This may be shown by an example. When the Prophet Isaiah foretold the birth of the Saviour Christ from a virgin, a thing which the natural reason of man could not have so much as imagined, and when, some hundred years after this prophecy, our Lord Jesus Christ was born of the most pure Virgin Mary, it was impossible not to see that the prophecy was the word of the Omniscient, and its fulfillment the work of the Almighty God. Wherefore also the holy Evangelist Matthew, when relating the birth of Christ, brings forward the prophecy of Isaiah: But all this was done, that it might be fulfilled which was spoken of the Lord by the Prophet, saying: Behold a Virgin shall be with child, and shall bring forth a son, and they shall call His name Emmanuel, which, being interpreted, is, God with us. (Matt. i. 22, 23.)

59. What are miracles?

Acts which can be done by no power or art of man, but only by the almighty power of God: for example, to raise the dead.

60. How do miracles serve for a sign that the word spoken is from God?

He who does true miracles works by the power of God; consequently he is in favor with God, and partaker of the divine Spirit; but to such it must belong to speak only the pure truth; and so, when such a man speaks in God's name, we are sure that by his mouth there speaketh really the Word of God.

On this account our Lord Jesus Christ Himself owns miracles as a powerful testimony to His divine mission: The works which the Father hath given me to finish, the same works that I do, bear witness of me, that the father hath sent me. (John v. 36.)

61. Whence may we more particularly see the mighty effect of the doctrine of Christ?

From this: that twelve Apostles, taken from among poor and unlearned people, of the lowest class, by this doctrine overcame and subdued to Christ the mighty, the wise, and the rich, kings and their kingdoms.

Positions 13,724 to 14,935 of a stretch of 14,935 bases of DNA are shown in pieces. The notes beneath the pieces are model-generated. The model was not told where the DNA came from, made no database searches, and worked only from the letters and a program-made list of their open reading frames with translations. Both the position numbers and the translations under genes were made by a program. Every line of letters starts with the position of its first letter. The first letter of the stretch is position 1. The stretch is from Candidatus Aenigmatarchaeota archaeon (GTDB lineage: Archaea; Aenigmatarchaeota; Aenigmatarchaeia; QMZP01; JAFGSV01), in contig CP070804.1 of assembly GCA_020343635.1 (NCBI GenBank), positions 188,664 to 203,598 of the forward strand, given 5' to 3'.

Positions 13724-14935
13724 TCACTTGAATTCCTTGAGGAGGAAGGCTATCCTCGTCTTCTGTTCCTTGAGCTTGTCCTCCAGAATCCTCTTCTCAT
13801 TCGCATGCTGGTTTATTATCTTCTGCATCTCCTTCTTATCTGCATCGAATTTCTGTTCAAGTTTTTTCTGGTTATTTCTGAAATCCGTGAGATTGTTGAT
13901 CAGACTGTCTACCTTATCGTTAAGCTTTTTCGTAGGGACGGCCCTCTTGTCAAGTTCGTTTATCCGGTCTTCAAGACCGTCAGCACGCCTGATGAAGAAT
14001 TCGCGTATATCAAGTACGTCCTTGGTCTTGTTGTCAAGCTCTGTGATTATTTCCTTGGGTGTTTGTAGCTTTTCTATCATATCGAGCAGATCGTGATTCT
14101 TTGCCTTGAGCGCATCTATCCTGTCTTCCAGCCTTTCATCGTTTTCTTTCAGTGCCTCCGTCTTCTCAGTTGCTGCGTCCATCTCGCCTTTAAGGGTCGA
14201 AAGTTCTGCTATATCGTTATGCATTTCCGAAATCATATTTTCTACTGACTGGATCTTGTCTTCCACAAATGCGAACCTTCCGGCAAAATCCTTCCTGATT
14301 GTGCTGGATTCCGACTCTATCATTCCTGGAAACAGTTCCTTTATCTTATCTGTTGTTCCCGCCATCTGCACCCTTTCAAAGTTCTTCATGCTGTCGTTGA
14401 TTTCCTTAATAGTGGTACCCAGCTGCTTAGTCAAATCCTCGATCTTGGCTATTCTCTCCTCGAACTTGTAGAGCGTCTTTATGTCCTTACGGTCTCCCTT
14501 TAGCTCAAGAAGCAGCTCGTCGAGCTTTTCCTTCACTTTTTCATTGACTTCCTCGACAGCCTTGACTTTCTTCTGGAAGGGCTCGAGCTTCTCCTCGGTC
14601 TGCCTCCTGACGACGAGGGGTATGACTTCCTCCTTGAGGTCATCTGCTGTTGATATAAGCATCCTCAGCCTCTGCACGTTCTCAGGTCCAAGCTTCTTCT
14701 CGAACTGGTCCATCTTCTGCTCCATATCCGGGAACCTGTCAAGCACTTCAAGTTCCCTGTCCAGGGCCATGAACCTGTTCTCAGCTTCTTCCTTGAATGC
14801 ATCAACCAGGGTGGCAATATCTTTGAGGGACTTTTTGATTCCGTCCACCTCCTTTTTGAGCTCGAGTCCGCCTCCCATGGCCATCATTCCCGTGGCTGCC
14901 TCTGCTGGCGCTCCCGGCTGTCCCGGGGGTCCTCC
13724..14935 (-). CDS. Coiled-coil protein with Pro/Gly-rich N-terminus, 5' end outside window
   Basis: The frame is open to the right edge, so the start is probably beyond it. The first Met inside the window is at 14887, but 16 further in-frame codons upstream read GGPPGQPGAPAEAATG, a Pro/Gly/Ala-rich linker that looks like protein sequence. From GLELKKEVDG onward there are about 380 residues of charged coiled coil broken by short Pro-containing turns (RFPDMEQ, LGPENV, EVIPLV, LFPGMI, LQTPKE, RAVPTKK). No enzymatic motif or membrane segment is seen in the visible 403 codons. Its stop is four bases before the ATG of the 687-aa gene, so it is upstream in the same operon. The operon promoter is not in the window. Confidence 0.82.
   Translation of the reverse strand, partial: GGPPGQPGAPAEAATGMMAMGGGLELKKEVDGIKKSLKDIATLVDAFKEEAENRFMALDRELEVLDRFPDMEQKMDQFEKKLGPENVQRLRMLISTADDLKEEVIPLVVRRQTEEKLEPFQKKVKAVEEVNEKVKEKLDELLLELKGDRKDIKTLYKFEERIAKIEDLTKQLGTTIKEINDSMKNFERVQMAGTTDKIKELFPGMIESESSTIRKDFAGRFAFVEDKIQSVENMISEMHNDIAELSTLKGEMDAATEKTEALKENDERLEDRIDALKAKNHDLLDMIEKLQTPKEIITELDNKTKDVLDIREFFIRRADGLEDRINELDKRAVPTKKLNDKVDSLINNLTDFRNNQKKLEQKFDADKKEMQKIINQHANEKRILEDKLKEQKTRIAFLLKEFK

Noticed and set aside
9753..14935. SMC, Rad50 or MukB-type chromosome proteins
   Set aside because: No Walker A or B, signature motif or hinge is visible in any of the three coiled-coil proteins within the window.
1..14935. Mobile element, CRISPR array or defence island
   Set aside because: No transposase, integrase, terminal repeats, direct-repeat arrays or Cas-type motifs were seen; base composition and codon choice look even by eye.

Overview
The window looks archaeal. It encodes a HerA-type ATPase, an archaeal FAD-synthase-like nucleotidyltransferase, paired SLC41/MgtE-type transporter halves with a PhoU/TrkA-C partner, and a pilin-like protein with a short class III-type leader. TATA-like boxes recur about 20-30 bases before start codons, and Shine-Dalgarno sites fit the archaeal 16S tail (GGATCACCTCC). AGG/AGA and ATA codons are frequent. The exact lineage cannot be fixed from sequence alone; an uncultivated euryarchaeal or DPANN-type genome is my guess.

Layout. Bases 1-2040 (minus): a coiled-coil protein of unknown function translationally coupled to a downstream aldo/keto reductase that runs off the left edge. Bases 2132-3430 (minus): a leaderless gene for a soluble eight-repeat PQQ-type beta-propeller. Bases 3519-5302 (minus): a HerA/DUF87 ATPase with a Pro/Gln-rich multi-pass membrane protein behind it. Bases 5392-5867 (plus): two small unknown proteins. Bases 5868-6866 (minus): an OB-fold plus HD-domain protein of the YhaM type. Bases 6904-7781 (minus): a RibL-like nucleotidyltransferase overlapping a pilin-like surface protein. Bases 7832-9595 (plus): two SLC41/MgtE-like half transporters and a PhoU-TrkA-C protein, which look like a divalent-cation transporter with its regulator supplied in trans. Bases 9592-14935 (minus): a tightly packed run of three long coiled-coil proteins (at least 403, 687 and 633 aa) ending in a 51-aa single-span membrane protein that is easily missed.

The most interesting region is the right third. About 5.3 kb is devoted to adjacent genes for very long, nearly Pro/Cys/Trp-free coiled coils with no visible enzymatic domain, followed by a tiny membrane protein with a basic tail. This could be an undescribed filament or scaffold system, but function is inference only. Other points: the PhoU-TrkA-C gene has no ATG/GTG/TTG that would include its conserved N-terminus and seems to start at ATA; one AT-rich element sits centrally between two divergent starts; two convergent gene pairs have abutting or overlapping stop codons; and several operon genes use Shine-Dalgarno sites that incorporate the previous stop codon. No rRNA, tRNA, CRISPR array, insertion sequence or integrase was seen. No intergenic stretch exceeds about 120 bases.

The Composition of the Catechism.

62. What may be a good order for setting forth a catechetical instruction in religion?

For this we may follow the book of the Orthodox Confession, approved by the Eastern Patriarchs, and take as our basis the saying of the Apostle Paul, that the whole energies of a Christian, during this present life, consist in these three: faith, hope, charity. And now abideth faith, hope, charity; these three. (1 Cor. xiii. 13.)

And so the Christian needs: First, Doctrine on faith in God, and on the Sacraments which He reveals; Secondly, Doctrine on hope towards God, and on the means of being grounded in it; Thirdly, Doctrine on love to God, and all that He commands us to love.

63. What does the Church use as her instrument to introduce us to the doctrine of faith?

The Creed.

64. What may we take as a guide for the doctrine of hope?

Our Lord's Beatitudes and the Lord's Prayer.

65. Where may we find the elements of the doctrine of charity?

In the Ten Commandments of the Law of God.